A strike at Coal India Ltd cut production by 56 per cent in the three days ending July 4 as workers oppose opening up coal mining to the private sector, a senior company official told Reuters. The world’s largest coal miner’s production fell to 573,000 tonnes per day over the three days, compared with a June average output of 1.29 million tonnes per day. Offtake by customers, such as power generators, fell nearly 62 per cent to an average of about 536,000 tonnes per day, the official said.
“The production was higher than what was initially anticipated internally,” the official said, adding that output increased progressively over the three days. The state-run miner reported a third straight decline in monthly production in June, as national coronavirus lockdowns cut demand.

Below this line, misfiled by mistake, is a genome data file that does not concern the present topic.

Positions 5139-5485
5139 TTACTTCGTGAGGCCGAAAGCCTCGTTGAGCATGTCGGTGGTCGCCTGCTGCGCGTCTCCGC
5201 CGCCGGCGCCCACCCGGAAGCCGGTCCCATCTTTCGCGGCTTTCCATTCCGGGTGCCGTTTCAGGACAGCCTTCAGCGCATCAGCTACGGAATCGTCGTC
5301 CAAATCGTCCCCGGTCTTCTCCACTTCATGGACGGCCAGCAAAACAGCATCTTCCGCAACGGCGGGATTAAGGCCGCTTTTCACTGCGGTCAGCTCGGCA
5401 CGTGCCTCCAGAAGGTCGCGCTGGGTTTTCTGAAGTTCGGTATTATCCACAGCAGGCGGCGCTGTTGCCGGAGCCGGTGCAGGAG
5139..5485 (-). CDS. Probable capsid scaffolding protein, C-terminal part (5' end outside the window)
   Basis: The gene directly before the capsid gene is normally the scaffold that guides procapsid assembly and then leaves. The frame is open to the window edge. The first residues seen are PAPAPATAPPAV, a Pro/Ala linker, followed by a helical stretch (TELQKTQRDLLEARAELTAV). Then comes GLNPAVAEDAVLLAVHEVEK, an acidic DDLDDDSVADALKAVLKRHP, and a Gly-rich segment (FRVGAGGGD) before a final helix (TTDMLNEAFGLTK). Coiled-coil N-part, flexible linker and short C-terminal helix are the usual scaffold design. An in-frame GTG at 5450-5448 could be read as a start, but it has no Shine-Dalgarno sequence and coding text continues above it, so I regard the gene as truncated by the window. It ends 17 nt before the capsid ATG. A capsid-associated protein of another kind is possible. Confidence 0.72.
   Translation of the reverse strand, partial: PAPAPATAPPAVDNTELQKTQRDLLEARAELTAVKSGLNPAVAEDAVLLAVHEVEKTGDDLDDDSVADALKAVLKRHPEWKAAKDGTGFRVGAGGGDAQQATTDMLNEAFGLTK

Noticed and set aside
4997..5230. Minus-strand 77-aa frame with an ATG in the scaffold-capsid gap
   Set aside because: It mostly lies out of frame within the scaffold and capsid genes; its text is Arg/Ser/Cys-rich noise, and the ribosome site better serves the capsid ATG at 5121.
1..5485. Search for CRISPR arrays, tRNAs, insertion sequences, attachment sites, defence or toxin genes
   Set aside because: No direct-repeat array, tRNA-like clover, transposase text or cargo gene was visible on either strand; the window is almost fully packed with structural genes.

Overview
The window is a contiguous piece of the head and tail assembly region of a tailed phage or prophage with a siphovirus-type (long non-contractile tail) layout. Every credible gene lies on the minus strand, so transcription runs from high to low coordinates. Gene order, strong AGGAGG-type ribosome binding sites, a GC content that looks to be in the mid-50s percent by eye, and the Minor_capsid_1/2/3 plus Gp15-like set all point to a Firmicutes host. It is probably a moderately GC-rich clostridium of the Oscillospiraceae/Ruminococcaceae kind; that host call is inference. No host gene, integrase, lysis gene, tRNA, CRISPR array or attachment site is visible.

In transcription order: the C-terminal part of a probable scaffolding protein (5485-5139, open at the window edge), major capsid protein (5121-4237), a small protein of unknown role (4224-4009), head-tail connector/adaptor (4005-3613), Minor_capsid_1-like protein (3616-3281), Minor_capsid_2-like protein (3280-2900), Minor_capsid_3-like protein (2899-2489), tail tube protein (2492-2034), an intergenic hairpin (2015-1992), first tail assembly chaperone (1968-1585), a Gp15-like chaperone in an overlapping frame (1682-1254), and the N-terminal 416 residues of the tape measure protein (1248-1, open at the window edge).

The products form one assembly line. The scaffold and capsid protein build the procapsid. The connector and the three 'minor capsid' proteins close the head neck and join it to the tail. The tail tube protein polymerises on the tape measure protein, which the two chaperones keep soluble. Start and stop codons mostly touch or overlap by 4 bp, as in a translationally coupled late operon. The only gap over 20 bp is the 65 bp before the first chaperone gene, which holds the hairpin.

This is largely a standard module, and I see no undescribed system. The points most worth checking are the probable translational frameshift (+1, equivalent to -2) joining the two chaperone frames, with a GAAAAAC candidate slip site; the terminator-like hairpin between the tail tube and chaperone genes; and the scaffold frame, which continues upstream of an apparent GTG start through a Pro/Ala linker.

The company, which wants to produce 1 billion tonnes of coal by 2023-24, saw its annual output fall for the first time in more than two decades in 2019-20.
Provisional government data showed electricity demand fell 9.9 per cent in June, suggesting a recovery amid greater consumption in industrial western states as India slowly lifts restrictions and allows factories and offices to operate.
However, analysts expect power usage during the current financial year to fall for the first time in decades.
Utilities have refrained from purchases of coal amid stockpiles expected to last for weeks and Coal India’s own inventory hitting record highs.
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